Features August 2003 Issue

Cartilage: A Cushion For Your Bones

Your body’ s shock absorbers, just like a car’s, can fail. When the miles pile up, here’s how to keep them in tune.

Cartilage is amazing stuff. This slick, rubbery material cushions and protects the ends of bones, allowing them to roll, rotate and glide smoothly against and over each other. Cartilage is 85 percent water. It has no blood supply or nerves, yet it absorbs enormous forces as we walk, run, bend, or flex. Cartilage also has a “memory”; it can change form when under stress, then spring back to its original shape.

Cartilage is actually a framework of fibers called collagen. Interlaced with molecules called aggrecan, this framework holds water and makes cartilage an elastic, compressible, self-lubricating shock absorber.

When cartilage is under pressure, stored water leaches onto its surface in a lubricating, gel-like form. At the same time, the cartilage itself compresses slightly, transferring force outward. By lubricating the joint surfaces and absorbing force, cartilage protects underlying bone, which would otherwise wear away from friction.

When Cartilage Goes Bad
By the time doctors see signs of osteoarthritis, the supporting structure of cartilage has long since begun to break down. For reasons that aren’t yet clear, the water content of cartilage increases in early osteoarthritis, while the collagen framework becomes thinner and weaker.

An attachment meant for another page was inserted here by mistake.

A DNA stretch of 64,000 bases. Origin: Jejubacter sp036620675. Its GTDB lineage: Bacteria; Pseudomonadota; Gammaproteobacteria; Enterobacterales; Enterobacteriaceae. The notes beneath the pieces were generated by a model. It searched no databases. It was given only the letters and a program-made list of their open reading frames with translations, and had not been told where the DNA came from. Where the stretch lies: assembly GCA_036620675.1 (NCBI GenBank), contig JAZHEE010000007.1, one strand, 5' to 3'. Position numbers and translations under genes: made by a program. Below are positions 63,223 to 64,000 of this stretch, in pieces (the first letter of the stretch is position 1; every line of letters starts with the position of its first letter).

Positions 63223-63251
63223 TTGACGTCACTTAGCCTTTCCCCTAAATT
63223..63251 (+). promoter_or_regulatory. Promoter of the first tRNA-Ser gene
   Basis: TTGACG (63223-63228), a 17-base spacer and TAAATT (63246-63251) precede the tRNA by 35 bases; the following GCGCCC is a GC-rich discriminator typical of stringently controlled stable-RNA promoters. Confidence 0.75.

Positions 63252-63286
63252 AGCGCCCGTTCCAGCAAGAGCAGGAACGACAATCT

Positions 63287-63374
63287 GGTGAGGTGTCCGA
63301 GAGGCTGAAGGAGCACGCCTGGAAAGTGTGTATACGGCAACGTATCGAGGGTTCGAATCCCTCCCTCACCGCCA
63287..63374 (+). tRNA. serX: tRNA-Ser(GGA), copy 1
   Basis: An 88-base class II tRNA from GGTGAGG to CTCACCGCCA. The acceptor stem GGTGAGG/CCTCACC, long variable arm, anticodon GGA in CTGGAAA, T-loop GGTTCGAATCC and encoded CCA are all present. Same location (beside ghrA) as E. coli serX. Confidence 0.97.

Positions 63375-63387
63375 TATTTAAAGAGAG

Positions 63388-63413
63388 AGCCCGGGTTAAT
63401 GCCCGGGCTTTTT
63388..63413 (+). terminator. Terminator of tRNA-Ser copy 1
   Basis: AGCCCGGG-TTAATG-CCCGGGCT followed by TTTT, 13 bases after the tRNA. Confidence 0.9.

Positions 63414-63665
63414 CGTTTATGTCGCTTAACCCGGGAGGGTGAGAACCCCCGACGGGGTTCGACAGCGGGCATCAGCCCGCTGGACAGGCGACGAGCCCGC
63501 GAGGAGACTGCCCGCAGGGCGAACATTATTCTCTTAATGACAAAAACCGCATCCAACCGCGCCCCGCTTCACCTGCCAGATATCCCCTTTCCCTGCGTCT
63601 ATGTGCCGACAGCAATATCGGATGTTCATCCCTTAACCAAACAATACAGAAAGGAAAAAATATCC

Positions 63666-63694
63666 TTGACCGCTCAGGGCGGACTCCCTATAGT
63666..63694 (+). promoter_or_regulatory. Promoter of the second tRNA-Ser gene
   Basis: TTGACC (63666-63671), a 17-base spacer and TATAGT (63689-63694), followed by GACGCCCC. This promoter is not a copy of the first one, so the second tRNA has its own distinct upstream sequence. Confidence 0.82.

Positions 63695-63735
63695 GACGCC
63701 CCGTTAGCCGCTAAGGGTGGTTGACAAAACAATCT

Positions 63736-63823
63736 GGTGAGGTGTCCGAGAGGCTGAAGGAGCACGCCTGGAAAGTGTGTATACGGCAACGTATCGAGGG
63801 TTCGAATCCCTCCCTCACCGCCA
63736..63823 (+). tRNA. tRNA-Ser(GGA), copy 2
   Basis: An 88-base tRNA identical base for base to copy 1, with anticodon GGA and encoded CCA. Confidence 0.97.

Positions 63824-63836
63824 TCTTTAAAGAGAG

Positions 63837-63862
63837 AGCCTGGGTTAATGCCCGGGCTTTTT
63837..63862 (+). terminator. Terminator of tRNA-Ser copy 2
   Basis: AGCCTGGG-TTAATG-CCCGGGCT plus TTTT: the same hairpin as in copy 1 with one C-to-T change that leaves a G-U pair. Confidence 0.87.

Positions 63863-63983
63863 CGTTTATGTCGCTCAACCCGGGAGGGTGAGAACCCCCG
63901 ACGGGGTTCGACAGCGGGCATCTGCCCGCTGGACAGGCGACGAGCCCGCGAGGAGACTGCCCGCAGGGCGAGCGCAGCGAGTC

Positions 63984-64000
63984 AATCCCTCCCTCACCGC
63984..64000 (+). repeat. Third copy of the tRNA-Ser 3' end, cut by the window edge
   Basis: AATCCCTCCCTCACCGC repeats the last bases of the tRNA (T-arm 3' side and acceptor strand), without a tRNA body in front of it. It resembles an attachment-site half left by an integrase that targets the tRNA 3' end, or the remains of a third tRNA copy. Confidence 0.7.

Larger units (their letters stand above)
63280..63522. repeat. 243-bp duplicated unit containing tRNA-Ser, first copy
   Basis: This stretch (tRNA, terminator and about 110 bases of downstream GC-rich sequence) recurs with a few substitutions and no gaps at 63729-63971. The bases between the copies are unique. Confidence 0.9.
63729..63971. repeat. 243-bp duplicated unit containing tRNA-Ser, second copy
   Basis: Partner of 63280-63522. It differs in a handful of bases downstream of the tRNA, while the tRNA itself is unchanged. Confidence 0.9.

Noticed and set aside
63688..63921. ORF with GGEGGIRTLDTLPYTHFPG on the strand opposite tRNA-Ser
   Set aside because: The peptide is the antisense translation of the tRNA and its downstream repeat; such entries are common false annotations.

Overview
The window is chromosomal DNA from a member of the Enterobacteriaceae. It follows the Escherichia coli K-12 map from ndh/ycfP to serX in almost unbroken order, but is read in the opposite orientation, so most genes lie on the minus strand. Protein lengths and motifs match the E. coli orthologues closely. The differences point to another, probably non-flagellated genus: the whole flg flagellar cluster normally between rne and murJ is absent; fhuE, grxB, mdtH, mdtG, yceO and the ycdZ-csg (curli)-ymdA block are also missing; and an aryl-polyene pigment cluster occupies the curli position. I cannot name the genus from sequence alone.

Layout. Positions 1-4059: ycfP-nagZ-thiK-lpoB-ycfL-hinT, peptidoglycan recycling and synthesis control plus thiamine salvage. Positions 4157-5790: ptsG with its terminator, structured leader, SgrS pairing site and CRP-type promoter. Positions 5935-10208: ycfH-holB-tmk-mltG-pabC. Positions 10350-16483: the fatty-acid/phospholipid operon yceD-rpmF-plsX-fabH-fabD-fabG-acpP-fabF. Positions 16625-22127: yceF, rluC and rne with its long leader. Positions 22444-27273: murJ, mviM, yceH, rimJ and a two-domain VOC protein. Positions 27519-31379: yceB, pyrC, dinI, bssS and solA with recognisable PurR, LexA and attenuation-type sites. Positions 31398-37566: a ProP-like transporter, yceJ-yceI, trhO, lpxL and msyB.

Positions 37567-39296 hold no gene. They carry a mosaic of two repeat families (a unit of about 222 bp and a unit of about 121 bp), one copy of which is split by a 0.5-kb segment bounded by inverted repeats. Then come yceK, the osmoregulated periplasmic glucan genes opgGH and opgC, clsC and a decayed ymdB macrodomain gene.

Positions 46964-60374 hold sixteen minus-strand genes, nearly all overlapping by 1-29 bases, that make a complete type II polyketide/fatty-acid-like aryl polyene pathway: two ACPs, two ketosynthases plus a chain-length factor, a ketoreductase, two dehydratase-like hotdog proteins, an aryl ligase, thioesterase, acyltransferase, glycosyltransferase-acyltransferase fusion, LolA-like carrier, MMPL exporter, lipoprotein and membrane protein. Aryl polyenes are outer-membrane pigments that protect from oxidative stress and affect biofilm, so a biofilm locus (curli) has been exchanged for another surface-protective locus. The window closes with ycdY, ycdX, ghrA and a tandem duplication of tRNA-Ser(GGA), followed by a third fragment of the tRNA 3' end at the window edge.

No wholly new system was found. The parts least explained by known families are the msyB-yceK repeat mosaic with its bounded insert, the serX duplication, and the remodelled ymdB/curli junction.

Healthy knee cartilage (left) provides a smooth slidiug surface to protect the ends of bones. As arthritic cartilage erodes (right), bone spurs, swelling and pain develop, limiting joint movement.

The tissue loses many of the large aggrecan molecules that provide elasticity and absorb pressure. Over time, the cartilage softens, becoming less resilient and more prone to damage. Fissures, like tiny crevasses on a glacier, develop on the cartilage surface, and bits begin to break off. Cartilage-forming cells called chondrocytes, scattered throughout the framework, can no longer keep up with necessary repairs. To make matters worse, the levels of enzymes that normally break down the aggrecan molecules and collagen framework become higher than the levels of repair enzymes.

Identifying how natural triggers and environmental factors conspire to set in motion this degenerative process is a key area of osteoarthritis research.

Repair And Replacement
Current efforts to repair injured cartilage have met with some success and may some day lead to successful treatments for osteoarthritis. Although cartilage normally is able to renew itself, it does not effectively heal injuries such as tears, which sometimes cannot be repaired satisfactorily even with surgery. But thanks to recent advances in tissue engineering (see “Experimental Therapies May Hold Key To Future Pain Treatment,” July AA), some patients may be able to grow their own replacement cartilage. Called “cartilage implantation,” this technique involves harvesting healthy cartilage cells, which can be duplicated and grown in a laboratory, then implanted at the injured site.

Work is also being carried out on other techniques that may some day allow the replacement of cartilage. In some studies, gels and other collagen-framework substitutes are being infused with stem cells that can be used to rebuild various components of cartilage. Still other studies are experimenting with gene therapy to create new cartilage.

Self Fixes
In the meantime, exercise and maintaining proper weight are the two best things you can do to protect your cartilage. Until a cure for cartilage breakdown is discovered, these—in addition to medication and a positive mental outlook—are the best ways to ease pain and preserve quality of life.